Which diet helps reduce the risk of becoming frail in older age?
Professor Sasiwarang Wannamethee is Professor of Epidemiology in the Department of Primary Care and Population Health at UCL and Director of the British Regional Heart Study. Here he discusses his Age and Ageing paper Physical frailty in older men: prospective associations with diet quality and patterns
Getting older increases the risk of becoming frail which is associated with a poor quality of life. Frailty is a common condition in older people and it increases their risk of falls, disability, hospitalization or the need for long-term care and mortality. While many older people have active independent lives well into their 80s and beyond, frail older people do not always enjoy good quality of life. Frailty is preventable and adopting certain diets may help reduce the chances of becoming frail in older age. In recent years, interest in diet and health has shifted from looking at specific nutrients to understanding the importance of overall diet quality and patterns of diet. The question is which diet quality or patterns would be beneficial for reducing conditions such as frailty in older age?
We investigated whether healthier eating patterns in older adults is associated with reduced risk of becoming frail. We studied over 900 men aged 70-92 years drawn from general practices throughout Britain who were not frail; they were participants in the British Regional Heart study. We followed these men up for 3 years to see who had become frail. Frailty was defined as having at least three of the following conditions: low grip strength, low physical activity, slow walking speed and unintentional weight loss and feeling of low energy. We assessed their dietary intake from a postal questionnaire. We examined diet quality using 2 predefined quality scores one based on the WHO healthy dietary recommendations of nutrients (the Healthy Diet indicator; HDI) and one based on the Mediterranean diet (Elderly Dietary Index; EDI). A Mediterranean style diet was assessed by how much of the following major 9 food components they usually eat, for example, meat, fish and seafood, legumes, fruit, vegetables, cereals bread, olive oil and dairy products. A higher HDI score meant a healthier nutritional diet and a higher EDI score meant better adherence to a Mediterranean style diet. We also identified three common dietary patterns: 'high fat/low fibre' (high in red meat, meat products, white bread, fried potato, eggs), 'prudent' (high in poultry, fish, fruits, vegetables, legumes, pasta, rice, wholemeal bread, olive oil) and 'high sugar' (high in biscuits, puddings, chocolates, sweets, sweet spreads, breakfast cereals).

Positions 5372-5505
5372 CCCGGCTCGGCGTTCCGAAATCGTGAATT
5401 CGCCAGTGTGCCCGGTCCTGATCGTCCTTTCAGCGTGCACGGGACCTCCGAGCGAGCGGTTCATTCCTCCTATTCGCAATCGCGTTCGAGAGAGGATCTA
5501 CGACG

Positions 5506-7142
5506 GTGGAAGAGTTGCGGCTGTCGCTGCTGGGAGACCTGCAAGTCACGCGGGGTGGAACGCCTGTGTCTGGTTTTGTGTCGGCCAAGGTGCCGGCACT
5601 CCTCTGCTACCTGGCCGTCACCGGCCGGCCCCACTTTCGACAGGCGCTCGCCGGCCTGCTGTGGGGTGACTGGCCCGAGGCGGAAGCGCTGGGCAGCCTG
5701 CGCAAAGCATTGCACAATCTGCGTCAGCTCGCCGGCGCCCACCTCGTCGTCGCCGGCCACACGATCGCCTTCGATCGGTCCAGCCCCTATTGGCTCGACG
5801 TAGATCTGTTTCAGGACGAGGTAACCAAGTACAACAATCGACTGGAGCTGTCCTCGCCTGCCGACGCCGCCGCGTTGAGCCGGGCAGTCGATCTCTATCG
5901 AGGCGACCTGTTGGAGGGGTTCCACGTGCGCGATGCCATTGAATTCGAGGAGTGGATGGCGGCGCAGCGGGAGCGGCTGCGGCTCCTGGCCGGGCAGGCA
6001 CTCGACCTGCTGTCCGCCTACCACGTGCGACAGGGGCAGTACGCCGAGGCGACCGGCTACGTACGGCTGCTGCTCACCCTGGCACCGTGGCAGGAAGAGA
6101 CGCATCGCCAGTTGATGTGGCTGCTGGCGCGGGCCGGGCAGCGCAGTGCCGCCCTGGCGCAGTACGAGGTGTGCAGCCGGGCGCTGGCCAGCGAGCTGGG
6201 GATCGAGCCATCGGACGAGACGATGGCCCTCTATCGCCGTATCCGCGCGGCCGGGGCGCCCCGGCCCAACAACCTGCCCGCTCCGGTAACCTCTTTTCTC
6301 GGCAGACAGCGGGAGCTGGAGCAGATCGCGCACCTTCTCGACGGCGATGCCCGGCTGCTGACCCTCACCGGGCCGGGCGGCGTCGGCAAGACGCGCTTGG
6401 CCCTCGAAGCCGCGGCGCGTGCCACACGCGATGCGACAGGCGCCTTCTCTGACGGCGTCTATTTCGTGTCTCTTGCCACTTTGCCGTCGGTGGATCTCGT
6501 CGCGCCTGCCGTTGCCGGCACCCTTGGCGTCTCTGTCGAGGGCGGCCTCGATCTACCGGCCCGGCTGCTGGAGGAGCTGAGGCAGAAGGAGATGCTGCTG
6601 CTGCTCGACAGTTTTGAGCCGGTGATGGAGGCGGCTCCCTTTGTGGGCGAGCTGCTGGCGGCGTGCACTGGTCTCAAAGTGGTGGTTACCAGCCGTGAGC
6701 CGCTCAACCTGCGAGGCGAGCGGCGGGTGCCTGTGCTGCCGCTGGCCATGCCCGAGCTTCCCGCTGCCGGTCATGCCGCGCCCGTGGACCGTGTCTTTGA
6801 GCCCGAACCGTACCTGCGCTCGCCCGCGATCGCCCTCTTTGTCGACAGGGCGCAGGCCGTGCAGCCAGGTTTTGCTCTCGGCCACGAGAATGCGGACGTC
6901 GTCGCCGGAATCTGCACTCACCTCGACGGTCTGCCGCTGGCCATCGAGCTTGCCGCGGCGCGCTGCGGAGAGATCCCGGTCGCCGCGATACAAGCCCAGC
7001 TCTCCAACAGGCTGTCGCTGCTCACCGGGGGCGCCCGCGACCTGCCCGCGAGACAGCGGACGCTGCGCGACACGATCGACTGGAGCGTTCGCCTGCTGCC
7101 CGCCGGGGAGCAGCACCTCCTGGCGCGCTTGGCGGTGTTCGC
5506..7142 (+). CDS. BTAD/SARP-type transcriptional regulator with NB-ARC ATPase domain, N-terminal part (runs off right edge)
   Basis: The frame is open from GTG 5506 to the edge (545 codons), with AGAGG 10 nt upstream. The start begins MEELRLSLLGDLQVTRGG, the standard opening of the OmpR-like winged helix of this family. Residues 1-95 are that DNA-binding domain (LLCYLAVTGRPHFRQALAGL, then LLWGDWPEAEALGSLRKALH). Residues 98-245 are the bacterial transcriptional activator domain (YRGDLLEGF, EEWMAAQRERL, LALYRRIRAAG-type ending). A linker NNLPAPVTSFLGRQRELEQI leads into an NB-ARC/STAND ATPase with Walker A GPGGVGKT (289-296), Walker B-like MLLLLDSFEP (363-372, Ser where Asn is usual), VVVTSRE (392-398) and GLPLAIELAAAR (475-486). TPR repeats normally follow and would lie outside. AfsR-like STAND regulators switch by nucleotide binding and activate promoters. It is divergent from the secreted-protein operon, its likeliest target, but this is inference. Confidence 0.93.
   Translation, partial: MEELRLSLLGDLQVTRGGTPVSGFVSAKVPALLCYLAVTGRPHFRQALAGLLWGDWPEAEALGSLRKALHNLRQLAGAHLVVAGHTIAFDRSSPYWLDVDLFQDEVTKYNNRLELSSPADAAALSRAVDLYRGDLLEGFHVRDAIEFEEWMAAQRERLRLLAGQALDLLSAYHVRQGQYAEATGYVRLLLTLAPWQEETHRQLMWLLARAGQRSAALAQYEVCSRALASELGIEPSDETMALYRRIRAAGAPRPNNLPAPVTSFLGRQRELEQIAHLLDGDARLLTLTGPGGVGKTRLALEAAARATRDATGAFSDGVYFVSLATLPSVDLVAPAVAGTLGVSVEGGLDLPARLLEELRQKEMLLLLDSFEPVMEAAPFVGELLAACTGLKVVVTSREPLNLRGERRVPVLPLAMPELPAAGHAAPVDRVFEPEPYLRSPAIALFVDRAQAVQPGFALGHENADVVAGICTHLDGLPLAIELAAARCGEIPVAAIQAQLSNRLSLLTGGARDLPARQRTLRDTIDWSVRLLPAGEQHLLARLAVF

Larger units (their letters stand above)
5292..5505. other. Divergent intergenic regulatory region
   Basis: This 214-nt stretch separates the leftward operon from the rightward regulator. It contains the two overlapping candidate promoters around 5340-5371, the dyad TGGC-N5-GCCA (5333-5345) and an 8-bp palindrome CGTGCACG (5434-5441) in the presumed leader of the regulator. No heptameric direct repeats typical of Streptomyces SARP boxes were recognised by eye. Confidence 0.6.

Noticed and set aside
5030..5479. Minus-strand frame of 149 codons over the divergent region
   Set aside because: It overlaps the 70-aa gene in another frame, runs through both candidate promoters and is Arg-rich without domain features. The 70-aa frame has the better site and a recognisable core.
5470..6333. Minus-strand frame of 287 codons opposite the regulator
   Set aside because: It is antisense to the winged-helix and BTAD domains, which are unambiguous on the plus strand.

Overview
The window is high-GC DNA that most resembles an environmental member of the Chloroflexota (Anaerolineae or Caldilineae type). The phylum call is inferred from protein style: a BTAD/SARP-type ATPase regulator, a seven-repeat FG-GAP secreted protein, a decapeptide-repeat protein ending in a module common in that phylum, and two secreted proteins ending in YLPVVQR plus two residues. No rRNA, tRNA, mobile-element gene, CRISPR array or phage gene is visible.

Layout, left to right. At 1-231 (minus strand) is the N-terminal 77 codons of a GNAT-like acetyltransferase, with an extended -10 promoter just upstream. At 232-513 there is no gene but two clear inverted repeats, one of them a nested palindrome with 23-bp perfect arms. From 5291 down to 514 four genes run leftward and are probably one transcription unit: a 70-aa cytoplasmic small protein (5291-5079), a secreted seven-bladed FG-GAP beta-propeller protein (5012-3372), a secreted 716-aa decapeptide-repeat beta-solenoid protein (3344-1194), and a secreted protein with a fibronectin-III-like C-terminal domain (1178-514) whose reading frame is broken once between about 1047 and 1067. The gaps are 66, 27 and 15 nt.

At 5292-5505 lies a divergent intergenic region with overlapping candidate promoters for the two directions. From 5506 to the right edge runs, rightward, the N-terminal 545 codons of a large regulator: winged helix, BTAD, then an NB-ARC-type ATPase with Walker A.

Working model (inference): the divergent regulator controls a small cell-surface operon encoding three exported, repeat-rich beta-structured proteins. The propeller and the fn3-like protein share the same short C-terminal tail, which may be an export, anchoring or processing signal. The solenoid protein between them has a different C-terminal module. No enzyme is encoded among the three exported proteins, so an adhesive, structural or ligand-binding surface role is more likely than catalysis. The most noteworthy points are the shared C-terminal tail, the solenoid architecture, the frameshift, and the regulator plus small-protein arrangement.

Our findings showed that older people who had better adherence to a Mediterranean style diet, as well as those who follow a prudent diet, were less likely to become frail over the three-year period. Those who adhered most to the Mediterranean diet or those who followed a prudent diet showed about half the risk of becoming frail than those who followed it the least. By contrast those who had a high fat and low fibre diet pattern were more than twice as likely to become frail than those who had a low fat, high fiber diet. However, we found that neither a high sugar pattern diet nor the healthy diet indicator were associated with frailty. Encouraging older people to eat a Mediterranean style diet and a prudent diet or avoiding a high fat, low fiber diet could help prevent or delay becoming frail in older age.
Read the Age and Ageing paper Physical frailty in older men: prospective associations with diet quality and patterns